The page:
Many Americans are ill-informed on the subject of extreme poverty around the world and the federal budget’s funds toward foreign aid. Opinion polls consistently find that Americans believe foreign aid is in the range of 25% of the federal budget. When asked how much it should be, they say about 10%.
On the contrary, at $39.2 billion for 2019, foreign assistance is less than 1% of the federal budget. As a world leader, our country should be doing more to address global poverty. If we were to give more in foreign aid, many lives would be drastically changed for the better, including lives here in America. In May 2017, more than 200 major companies sent a letter to Congress urging that the international affairs budget be protected. With only 5% of the world’s consumers living in the U.S. and many economies in the developing world undergoing rapid growth, these business leaders have found it is in their best interest to increase foreign aid and address poverty.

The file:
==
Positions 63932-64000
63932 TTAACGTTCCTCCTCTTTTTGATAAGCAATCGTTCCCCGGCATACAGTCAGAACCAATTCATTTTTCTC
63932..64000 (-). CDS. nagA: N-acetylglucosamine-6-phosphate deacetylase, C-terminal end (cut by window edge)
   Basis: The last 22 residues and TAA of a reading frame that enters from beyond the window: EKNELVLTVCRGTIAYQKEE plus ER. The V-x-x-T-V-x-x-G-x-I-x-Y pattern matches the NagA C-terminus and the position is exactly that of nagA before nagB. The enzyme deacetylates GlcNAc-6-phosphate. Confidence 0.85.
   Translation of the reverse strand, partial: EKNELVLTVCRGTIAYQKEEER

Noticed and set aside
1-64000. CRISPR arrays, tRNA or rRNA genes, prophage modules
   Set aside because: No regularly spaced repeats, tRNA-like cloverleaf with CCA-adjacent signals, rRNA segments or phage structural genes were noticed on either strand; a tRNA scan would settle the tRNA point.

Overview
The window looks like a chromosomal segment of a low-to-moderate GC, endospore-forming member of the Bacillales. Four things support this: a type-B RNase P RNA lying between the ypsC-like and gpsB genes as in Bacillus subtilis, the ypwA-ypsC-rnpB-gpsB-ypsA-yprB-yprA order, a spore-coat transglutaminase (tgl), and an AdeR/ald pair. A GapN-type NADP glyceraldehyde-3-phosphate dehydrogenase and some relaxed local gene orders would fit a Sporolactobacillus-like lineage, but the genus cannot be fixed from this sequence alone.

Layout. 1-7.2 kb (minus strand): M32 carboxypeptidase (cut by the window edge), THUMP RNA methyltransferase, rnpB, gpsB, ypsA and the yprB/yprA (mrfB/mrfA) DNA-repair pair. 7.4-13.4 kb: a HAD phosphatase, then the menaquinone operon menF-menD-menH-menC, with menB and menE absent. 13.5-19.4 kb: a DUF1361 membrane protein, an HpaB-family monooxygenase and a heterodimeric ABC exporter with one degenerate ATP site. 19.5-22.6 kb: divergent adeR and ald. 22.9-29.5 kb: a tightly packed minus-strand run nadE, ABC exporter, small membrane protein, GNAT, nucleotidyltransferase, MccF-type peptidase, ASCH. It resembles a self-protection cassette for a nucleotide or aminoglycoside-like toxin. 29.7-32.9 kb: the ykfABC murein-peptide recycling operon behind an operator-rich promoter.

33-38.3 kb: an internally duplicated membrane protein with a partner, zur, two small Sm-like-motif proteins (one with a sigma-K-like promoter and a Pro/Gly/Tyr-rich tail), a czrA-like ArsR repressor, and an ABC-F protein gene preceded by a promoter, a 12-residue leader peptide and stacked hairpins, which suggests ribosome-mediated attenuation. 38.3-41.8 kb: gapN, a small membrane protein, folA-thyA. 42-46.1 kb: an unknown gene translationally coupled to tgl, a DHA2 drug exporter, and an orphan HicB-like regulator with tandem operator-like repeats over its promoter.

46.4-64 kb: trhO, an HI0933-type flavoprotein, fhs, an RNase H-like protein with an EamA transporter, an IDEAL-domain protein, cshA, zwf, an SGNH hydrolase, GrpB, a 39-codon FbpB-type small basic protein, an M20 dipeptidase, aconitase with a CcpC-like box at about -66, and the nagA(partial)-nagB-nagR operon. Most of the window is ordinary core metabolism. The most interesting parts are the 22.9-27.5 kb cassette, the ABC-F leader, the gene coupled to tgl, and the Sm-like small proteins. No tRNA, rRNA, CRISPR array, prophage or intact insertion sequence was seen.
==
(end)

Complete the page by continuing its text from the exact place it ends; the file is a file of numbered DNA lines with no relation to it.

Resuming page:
As opposed to extremely poor people who live on less than $1 a day, working poor and middle class in developing nations are able to become consumers for American goods. This in turn creates revenue for Americans and jobs in production for U.S. exports. The idea of foreign aid coming back in trade has been proven time and again with many countries, including South Korea, Brazil and India. Sen. Dianne Feinstein has made it a great point in her career to address global poverty and has been a supporter of foreign aid since early in her career. America needs more leaders who stand up for the world’s poor and foreign aid.